'Vitrina' documents a performance carried out in 1989 by Colombian artist María Teresa Hincapié, in which she inquires into gender issues through repetitive domestic gestures. The video is presented within the framework of her first exhibition dedicated to her practice at MACBA. During the Festival, it will be projected on the museum's façade.
Within the context of the Bogotá Latin American Popular Theatre Gathering of 1989, María Teresa Hincapié acted in the window of a shop located on the intersection between Avenida Jiménez and Carrera 4. Dressed in a blue gown, she played the role of a housekeeper and, for eight hours straight over the course of three days, she provided a portrait of what it meant to be a late-20th century woman, sweeping, doing the washing up, coming her hair and doing her makeup, before the flabbergasted gazes of passers-by. Wandering inside the shop, she used the glass on the shop window as a medium to write sentences in red lipstick, washing them off with soap, or covering it in newspaper, only to tear small holes into the paper through which she showed her eyes and mouth.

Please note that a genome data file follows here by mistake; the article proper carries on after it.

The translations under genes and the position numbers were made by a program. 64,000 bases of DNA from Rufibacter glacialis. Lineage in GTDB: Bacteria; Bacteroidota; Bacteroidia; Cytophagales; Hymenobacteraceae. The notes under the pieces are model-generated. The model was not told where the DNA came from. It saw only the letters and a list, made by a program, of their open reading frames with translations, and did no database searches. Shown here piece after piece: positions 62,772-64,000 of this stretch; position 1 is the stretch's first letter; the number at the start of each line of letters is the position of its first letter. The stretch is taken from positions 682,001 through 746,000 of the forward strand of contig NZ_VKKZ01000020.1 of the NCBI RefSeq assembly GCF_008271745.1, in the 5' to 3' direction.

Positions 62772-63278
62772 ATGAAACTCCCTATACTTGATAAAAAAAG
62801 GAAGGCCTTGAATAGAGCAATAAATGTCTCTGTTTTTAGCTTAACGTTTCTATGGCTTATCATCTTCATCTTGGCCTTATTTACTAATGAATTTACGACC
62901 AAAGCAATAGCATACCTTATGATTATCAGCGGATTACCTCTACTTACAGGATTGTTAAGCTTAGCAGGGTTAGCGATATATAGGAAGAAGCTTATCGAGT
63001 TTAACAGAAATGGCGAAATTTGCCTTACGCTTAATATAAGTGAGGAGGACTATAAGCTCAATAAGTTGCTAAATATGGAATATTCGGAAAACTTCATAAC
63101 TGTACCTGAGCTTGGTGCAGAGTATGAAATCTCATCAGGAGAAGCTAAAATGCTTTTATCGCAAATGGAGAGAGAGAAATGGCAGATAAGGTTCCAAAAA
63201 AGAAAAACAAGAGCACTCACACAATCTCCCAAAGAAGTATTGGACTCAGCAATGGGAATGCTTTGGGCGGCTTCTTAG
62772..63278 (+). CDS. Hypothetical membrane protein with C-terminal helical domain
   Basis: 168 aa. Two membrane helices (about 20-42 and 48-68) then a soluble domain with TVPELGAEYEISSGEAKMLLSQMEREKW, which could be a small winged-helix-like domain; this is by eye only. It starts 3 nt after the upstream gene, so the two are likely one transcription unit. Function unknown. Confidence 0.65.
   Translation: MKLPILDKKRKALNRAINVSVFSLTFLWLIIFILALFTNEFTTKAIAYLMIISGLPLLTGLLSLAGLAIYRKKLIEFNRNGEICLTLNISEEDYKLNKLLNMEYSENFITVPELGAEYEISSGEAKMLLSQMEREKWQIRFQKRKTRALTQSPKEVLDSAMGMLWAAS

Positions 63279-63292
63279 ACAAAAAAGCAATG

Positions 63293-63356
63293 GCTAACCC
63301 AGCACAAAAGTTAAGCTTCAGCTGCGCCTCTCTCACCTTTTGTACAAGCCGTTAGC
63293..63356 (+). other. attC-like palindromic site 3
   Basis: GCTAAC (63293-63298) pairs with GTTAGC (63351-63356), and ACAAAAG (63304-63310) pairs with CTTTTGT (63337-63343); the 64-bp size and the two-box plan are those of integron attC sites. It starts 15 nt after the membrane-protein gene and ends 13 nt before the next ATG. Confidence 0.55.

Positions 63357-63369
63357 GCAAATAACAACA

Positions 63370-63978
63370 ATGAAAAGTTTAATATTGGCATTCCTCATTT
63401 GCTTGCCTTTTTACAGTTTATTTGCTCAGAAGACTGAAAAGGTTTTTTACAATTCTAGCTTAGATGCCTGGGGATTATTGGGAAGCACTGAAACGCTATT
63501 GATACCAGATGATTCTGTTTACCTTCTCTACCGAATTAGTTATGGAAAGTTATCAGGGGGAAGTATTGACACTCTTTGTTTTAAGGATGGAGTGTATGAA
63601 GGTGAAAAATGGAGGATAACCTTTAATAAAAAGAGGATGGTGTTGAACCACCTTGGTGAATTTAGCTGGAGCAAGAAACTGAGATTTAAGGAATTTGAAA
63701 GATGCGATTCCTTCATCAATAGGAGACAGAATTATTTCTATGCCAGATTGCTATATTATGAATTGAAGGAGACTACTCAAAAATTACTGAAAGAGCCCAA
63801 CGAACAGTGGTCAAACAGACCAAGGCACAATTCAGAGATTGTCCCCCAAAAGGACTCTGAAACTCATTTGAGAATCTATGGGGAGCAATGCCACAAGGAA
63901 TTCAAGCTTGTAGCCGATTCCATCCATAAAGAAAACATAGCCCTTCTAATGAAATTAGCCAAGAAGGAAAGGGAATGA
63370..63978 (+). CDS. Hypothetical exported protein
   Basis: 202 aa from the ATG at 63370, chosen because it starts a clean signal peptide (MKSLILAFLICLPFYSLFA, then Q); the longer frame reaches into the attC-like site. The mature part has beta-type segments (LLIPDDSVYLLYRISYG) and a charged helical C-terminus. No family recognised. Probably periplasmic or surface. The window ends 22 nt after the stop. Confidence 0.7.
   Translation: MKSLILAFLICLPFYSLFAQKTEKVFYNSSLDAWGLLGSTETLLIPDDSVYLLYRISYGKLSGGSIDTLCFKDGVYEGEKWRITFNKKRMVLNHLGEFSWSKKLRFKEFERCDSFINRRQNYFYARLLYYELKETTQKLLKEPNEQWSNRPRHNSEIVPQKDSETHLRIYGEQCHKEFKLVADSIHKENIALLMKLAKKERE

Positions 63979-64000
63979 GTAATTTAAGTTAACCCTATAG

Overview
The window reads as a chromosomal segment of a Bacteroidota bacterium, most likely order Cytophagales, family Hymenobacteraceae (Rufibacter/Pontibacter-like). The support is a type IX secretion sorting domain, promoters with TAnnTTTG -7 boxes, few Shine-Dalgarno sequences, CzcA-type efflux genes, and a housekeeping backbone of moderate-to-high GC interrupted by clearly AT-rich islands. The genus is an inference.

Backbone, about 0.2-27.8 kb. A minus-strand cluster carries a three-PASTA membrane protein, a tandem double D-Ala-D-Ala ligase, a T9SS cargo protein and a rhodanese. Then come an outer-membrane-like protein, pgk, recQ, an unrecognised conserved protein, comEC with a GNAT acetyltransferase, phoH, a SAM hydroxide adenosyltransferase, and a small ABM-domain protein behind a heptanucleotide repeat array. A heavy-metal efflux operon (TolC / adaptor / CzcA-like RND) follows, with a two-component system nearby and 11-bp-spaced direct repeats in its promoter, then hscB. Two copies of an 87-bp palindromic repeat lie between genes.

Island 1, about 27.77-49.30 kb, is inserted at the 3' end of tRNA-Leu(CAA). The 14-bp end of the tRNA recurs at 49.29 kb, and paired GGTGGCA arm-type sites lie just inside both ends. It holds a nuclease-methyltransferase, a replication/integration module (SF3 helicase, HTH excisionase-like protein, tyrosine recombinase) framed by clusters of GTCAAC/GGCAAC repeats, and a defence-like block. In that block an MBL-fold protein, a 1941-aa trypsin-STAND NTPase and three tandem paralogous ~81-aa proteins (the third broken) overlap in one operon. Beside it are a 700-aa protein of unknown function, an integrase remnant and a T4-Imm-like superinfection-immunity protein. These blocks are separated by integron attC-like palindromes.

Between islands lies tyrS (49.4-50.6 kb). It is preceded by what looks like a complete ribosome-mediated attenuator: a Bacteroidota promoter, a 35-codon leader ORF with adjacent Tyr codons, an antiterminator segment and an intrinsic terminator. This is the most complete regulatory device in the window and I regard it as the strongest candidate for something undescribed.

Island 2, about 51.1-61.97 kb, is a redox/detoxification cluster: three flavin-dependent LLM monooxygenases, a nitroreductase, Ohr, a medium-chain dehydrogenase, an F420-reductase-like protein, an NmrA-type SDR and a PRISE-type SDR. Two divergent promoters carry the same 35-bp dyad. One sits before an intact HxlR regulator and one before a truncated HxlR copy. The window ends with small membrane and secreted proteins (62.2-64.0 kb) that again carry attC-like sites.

Separated by the glass, the audience could read the questions the artist put forward about the world of drama, such as ‘Do you believe this is theatre?’ or statements such as: ‘I am a flying woman,’ ‘I am a blue woman,’ as well as actions such as drawing female silhouettes – one of which was a self-portrait – that spoke of the intention of creating a new feminine subject, questioning that which is generic and highlighting her contradictions with actions deemed to be banal, poor or limited, almost rituals in routine. Somehow, her physical image as a woman became an artistic image that spoke of a new foundational myth which transcended the categories of gender.